In reply, plaintiff insists that she was not domiciled in New York at the time she filed this action. Plaintiff states that the New York address contained in the pleadings is for a mail service, and has submitted an invoice from the mail service to substantiate this claim.
The court finds that plaintiff's sworn affidavit stating that she was domiciled in Colorado at the time she filed this action, coupled with her explanation that the New York address used in her pleadings was a mail service, rather than the address of a New York domicile, is sufficient to sustain her burden of proof that she was domiciled in Colorado when this action was filed. It is undisputed that defendants were domiciled in New York at that time. The court therefore has diversity jurisdiction over the subject matter pursuant to 28 U.S.C. § 1332.
Plaintiff asserts a cause of action against defendants for violation of the Racketeer Influenced and Corrupt Organizations Act ("RICO"), 18 U.S.C.S. §§ 1961- 1968 (1994). Plaintiff brings her RICO claims under 18 U.S.C. 1962(c) and (d). Section 1962(c) makes it unlawful
for any person employed by or associated with any enterprise engaged in, or the activities of which affect, interstate or foreign commerce, to conduct or participate, directly or indirectly, in the conduct of such enterprise's affairs through a pattern of racketeering activity or collection of unlawful debt.
Section 1962(d) makes it unlawful to conspire to do so. Plaintiff alleges that LOFR is an enterprise under the statute, and that defendants conducted LOFR's affairs through a pattern of racketeering activity by repeatedly using the mail to send fraudulent billing statements.
The Supreme Court, in Agency Holding Corp. v. Malley-Duff Associates, Inc., 483 U.S. 143, 156 (1987), established a 4-year limitations period for civil RICO claims. Furthermore, the Court has held that a civil RICO claim accrues when a plaintiff knew or should have known of his injury. Rotella v. Wood, 528 U.S. 549, 553 (2000).
In the present case, plaintiff knew of the injuries she allegedly sustained as a result of defendants' conduct, i.e., the potential harm caused to her case because of LOFR's alleged incompetence and lack of zealous representation, by or before June 30, 1999, the day LOFR withdrew from the case.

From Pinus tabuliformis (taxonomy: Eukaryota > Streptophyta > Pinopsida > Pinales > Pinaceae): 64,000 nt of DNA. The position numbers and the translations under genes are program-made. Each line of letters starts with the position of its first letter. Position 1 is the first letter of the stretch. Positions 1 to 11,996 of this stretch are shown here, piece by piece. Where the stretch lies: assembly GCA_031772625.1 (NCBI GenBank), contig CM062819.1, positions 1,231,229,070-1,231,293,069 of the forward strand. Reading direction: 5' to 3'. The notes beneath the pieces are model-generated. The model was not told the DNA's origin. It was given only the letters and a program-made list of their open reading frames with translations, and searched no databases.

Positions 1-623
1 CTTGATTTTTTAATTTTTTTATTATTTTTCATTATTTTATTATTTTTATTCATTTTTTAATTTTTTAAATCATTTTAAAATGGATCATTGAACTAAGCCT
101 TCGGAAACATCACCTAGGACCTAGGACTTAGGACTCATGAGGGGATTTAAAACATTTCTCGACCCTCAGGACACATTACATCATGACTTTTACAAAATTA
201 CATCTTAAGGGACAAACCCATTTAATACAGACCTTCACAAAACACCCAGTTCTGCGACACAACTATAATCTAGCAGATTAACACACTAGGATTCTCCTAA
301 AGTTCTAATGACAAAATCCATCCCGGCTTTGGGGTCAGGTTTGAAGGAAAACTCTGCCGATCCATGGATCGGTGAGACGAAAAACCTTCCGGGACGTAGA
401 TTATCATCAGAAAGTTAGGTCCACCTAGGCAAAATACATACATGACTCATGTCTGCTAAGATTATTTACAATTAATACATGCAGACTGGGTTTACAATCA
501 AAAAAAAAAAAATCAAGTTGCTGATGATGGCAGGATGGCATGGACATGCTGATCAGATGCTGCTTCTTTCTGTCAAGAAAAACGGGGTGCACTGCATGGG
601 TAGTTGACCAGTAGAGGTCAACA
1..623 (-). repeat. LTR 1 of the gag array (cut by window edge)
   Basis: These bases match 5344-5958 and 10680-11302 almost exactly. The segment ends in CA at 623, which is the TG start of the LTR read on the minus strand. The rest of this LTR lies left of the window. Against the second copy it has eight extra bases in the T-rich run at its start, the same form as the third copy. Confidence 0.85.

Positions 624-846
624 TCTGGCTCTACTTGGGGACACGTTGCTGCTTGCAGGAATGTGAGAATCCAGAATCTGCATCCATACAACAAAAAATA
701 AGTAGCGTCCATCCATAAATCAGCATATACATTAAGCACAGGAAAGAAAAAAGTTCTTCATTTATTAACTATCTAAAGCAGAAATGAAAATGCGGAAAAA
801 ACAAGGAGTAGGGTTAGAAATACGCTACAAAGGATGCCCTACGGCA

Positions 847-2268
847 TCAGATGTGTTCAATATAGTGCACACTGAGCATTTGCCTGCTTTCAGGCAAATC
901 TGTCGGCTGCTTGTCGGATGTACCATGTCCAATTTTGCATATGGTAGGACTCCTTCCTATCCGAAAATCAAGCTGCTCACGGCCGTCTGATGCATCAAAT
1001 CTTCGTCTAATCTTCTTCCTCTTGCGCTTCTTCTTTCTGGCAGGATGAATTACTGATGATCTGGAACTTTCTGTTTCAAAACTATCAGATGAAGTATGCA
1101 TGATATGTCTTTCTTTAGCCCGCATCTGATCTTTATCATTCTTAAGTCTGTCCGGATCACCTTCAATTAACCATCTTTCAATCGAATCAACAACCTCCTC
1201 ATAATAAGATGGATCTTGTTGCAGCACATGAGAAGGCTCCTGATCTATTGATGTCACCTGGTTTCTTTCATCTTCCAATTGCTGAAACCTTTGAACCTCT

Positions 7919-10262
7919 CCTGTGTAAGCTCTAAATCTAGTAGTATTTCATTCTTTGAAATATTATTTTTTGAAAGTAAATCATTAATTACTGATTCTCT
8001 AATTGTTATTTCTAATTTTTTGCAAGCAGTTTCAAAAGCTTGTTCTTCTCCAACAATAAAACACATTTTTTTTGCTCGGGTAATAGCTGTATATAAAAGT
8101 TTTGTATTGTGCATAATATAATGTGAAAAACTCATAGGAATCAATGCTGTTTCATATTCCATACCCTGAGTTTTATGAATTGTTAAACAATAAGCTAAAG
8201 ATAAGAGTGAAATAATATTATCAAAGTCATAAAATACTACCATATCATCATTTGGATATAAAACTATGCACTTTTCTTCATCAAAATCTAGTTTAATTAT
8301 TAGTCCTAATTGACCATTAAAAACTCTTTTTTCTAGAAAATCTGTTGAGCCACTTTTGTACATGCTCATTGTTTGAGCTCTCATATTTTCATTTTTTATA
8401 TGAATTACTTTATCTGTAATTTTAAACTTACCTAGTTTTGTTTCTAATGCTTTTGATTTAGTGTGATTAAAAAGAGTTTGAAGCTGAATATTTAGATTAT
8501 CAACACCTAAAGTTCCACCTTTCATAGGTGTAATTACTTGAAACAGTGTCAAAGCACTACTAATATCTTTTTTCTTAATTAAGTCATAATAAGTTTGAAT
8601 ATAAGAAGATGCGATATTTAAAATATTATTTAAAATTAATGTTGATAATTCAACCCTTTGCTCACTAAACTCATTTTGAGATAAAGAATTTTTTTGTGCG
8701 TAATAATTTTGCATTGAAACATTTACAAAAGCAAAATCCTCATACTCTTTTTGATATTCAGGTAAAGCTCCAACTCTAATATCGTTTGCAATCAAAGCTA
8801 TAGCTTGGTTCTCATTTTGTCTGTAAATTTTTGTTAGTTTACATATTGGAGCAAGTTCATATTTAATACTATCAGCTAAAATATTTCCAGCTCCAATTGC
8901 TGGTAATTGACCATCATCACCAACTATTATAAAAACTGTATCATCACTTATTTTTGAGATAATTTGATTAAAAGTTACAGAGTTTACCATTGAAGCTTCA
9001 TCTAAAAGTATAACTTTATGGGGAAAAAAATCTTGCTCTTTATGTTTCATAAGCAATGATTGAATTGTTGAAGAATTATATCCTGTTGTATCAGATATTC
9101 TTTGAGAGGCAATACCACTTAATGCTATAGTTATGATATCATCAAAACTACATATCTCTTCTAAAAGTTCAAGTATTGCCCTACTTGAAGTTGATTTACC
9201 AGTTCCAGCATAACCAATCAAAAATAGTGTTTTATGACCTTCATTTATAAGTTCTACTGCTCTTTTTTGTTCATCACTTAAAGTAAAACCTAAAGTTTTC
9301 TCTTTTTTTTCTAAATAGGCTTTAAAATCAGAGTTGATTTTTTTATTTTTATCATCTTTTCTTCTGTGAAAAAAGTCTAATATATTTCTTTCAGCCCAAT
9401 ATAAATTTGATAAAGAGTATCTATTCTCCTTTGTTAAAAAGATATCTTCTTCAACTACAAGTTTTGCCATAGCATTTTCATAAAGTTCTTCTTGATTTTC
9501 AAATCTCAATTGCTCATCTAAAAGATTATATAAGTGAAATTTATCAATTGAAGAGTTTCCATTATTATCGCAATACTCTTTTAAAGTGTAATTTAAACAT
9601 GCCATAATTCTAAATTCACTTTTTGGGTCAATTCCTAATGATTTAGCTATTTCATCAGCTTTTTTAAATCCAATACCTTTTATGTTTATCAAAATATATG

The fact that plaintiff was aware of any alleged injuries is further highlighted by the fact that, less than two months after defendants withdrew from her case, plaintiff filed motion papers accusing defendants of attorney misconduct and undue delay. At hearings conducted before the referee later in 1999, plaintiff vigorously challenged LOFR's entitlement to a charging lien, alleging misconduct of various types and accusing Liddle and LOFR of fraud. Thus, any injury to plaintiffs case caused by defendants was well known to her by the time they withdrew and certainly no later than the end of 1999, more than four years before she filed this action.
Plaintiff claims that she nevertheless sustained injuries within the limitations period because, pursuant to an agreement between herself, LOFR, and Kelly Balber, a portion of her settlement was paid to LOFR in attorney fees and disbursements on approximately August 29, 2002. However, plaintiff knew of the likelihood of defendants' entitlement to attorney's fees and expenses in 1999. In fact, despite his finding that LOFR's requested charging lien was excessive, the referee did grant LOFR a $50,000 charging lien. Plaintiff therefore knew of this alleged injury — i.e., her potential liability to LOFR, in 1999, more than four years before the commencement of the present action. Plaintiff's RICO claims are barred by the statute of limitations.
Under New York state law, the statute of limitations for a legal malpractice action is three years, regardless of whether the underlying theory is based in contract or tort. N.Y.C.P.L.R. § 214(6). It is well-established that a cause of action for legal malpractice accrues on the date of the allegedly improper action, and not the date of discovery. Lozano v. Peace, 05-CV-0174, 2005 U.S. Dist. LEXIS 40319 (E.D.N.Y. September 14, 2005); McCoy v. Feinman, 785 N.E.2d 714, 718 (N.Y. 2002); Shumsky v. Eisenstein, 750 N.E.2d 67, 69 (N.Y. 2001).
It is undisputed that defendants' motion to withdraw from representing plaintiff was granted on June 30, 1999, and that defendants did, in fact, cease representing plaintiff at that time. Furthermore, it is clear from the subsequent hearings before the referee, at which plaintiff vigorously challenged LOFR's claim for a charging lien, that the relationship between the parties had turned adversarial. Plaintiff hired new counsel to represent her at these hearings and accused Liddle and LOFR of fraud.
Therefore, the court finds that plaintiff's legal malpractice cause of action accrued by June 30, 1999. Because the present action was filed on April 29, 2005, well past the three-year limitations period, plaintiff's legal malpractice claim must be dismissed.
Plaintiff presents two arguments to avoid this result, each of which is without merit. First, plaintiff argues that the September 1, 1999 decision by Justice Lebedeff, which stated that plaintiff was "reserving" her claims of attorney misconduct for later disposition, somehow preserved her legal malpractice claim beyond the limitations period.
This argument has no merit because the legal malpractice and attorney misconduct claims plaintiff is asserting in the present action were not before the state court, and therefore could not have been "preserved" by that court. Furthermore, nowhere does Justice Lebedeff's opinion state that plaintiff's claims were preserved. The September 1, 1999 opinion could not and did not preserve plaintiff's claims beyond the limitations period.